A Mathematics Less Ordinary: Serious Games Engaging Engineering Students
P. Heidtmann1 & O. Tarălungă2,3 & J. Azevedo Martins3 & M. Krokos3
1Department of Mathematics and Science Education, Mid Sweden University, SE, 2Academy for Games and Media, Breda University of Applied Sciences, NL, 3School of Creative Technologies, University of Portsmouth, UK
We discuss the didactical elements underpinning the Horn of ODin (HOD), our recently published undergraduate mathematics learning object, a serious game in the form of a viking age adventure (Taralunga, Heidtmann & Krokos, 2021), together with our first classroom experiences.
In course evaluations students often criticise traditional learning activities in engineering and pure mathematics (e.g. lectures, practicals and textbooks) as boring or not helpful in their learning. Class attendance is not always at ideal levels, and it is unfortunately not uncommon for a large part of a cohort to fail one or more Learning Outcomes (LOs) on a course due to lack of student engagement.
Purpose-made serious games on the other hand are widely accepted as good learning tools for engagement and deeper learning. The challenge is to construct such serious games so as to systematically and methodically cover all aspects of often complex LOs in higher education mathematics without the resulting objects resembling a common lesson. A multidisciplinary team of games specialists and educators have worked together to design the learning activities within HOD to address this challengefor mathematical relations, a common subject in discrete mathematics courses around the world. The result is an immersive game facilitating prolonged student engagement with mathematics on a cognitive level, but also in a social setting, thus supporting deeper learning for students to meet the LOs fully.
Our HOD game is a self-contained prototype learning object including all theory, exercises and formative assessment from a real-world undergraduate course on the chosen example subject of relations, which is a topic at Level 2 on the current SEFI mathematics curriculum framework (SEFI, 2013). However, our methodology can be applied readily to subjects at Core Levels as well as Level 3 of the framework, and can be extended to create rich cross-disciplinary learning objects by using game elements to connect mathematics with practical engineering exercises.
HOD is based on an original story in which players get to be heroes and go on a quest for wisdom where they interact with colourful characters and creatures from Norse mythology. Players progress through the game levels by learning more and more about relations and work towards a final goal of assembling a magical horn. Each game level is a story chapter illustrating one particular bite-sized aspect of the LO. HOD gives continuous personal feedback on all hero actions, and formative assessment is integrated in the narrative with correct answers giving the player advantages for game progression. A short video presenting the HOD game can be viewed at: https://youtu.be/BtmTclVhNzw.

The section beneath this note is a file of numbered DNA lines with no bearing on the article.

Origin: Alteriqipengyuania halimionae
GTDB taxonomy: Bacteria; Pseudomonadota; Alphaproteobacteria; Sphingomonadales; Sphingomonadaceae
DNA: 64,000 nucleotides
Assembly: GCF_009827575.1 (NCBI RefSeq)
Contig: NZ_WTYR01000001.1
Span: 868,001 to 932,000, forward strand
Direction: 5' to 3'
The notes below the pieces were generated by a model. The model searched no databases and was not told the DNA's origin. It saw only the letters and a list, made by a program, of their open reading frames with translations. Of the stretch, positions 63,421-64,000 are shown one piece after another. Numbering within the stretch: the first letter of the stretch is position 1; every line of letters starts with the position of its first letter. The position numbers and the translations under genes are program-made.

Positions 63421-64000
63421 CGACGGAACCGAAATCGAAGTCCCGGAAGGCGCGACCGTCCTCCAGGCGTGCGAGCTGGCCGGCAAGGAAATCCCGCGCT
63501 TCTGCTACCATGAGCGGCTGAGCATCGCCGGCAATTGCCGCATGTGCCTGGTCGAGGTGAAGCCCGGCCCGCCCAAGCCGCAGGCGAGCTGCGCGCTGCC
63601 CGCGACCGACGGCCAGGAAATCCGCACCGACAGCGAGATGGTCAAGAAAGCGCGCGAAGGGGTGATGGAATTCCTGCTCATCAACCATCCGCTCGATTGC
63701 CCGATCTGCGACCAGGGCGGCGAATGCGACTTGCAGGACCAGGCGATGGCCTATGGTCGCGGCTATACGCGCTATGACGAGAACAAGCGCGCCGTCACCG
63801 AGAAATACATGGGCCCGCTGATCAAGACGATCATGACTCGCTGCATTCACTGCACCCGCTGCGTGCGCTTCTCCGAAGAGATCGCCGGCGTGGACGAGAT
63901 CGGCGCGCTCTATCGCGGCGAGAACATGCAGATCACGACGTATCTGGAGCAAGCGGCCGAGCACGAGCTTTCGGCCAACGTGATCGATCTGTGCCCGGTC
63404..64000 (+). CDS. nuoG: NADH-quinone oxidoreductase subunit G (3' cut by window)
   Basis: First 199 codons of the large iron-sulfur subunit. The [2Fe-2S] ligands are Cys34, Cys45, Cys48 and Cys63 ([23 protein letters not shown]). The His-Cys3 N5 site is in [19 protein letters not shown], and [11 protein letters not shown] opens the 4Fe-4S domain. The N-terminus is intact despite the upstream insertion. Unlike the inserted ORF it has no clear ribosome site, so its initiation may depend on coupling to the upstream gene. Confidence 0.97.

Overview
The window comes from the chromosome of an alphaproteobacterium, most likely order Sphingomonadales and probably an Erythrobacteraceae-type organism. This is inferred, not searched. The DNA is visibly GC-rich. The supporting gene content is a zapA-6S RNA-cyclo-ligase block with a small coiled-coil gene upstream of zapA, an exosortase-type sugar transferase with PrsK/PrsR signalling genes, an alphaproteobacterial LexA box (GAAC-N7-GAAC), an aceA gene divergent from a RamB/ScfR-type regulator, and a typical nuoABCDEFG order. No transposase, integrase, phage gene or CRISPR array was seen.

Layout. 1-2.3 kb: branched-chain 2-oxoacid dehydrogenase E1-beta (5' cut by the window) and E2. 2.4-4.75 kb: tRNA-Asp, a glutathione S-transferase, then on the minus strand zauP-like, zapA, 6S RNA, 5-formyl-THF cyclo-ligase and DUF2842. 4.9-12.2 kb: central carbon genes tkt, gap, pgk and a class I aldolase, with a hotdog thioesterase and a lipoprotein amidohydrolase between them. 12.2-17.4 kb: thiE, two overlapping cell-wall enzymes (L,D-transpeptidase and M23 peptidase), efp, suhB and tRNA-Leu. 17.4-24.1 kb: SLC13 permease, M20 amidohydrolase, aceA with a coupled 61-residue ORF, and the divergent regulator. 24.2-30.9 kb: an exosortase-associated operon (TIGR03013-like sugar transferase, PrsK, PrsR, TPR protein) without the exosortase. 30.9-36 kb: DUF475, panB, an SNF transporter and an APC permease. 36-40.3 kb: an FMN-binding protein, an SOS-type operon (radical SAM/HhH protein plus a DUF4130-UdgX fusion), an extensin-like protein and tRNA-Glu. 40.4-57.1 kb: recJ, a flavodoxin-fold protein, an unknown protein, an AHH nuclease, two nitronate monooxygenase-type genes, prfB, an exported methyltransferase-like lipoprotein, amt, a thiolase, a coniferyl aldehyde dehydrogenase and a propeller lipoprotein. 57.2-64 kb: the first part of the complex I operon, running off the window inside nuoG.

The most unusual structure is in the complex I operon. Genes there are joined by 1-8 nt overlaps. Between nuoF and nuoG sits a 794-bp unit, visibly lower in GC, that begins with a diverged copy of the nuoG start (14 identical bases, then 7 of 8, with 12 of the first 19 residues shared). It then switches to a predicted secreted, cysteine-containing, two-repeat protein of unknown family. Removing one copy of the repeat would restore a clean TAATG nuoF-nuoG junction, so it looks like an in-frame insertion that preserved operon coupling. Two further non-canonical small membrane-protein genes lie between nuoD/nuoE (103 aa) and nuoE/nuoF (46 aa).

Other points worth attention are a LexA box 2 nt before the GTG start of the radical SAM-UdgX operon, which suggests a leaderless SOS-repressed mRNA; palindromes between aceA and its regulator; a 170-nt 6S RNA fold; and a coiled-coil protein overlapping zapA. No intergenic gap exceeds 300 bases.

Catching up on Basic Mathematics Knowledge
Prof. Dr. W. Werft & Prof. Dr. S. Rasenat
University of Applied Sciences, Mannheim, Germany
Engineers of different specialisations are trained at Mannheim University of Applied Sciences. In the engineering degree programmes, all students attend mathematics lectures with similar topics from algebra, analysis and linear algebra in the first two semesters. The prior knowledge of the students is very heterogeneous as they acquired their university entrance qualification at different educational institutions. While some students have all the necessary prior knowledge to successfully complete the mathematics lectures, other students lack essential knowledge from school mathematics.
Since 2018 we established at Mannheim University of Applied Sciences Moodle based online testson 10 different basic mathematics topics as admission requirements for the mathematics exams. Students are also given various opportunities to prepare for these tests. The tests are carried out in a pool room at the university under supervision.
In a poster we will describe how the tests are structured, what their content is and what techniques are used. We will also present the experiences and results we have had with this educational measure over the past 4 years.
The evolution of the Mathematics requirements for entry onto a level 8 Engineering degree in Ireland and how we can increase access to level 8 engineering.
Technological University Dublin, Ireland
Entry onto most level 8 engineering degrees in Ireland is restricted to students with a H4(60-70) or higher in leaving certificate mathematics. The current mathematics requirement for submission to a level 8 engineering degree in most universities in Ireland has evolved from a decision taken in 1969, based on the old honours and pass grading system. The evolution of this position is traced from 1969 until 2021. At each stage of the process, the emphasis has been on how best to approximate the 1969 position, with little or no reflection on whether this is the correct position or not. In this paper we look at the data of students who have entered level 8 engineering in TU Dublin, and argue that TU Dublin(and other Universities) should use an evidence based approach to open up entry to all students with a H5(50-60) or higher in leaving certificate mathematics. Such a decision would greatly increase the pool of available students for level 8 engineering, and would allow entry to level 8 to a large pool of students who are capable of completing a level 8 degree in engineering but are currently denied direct entry.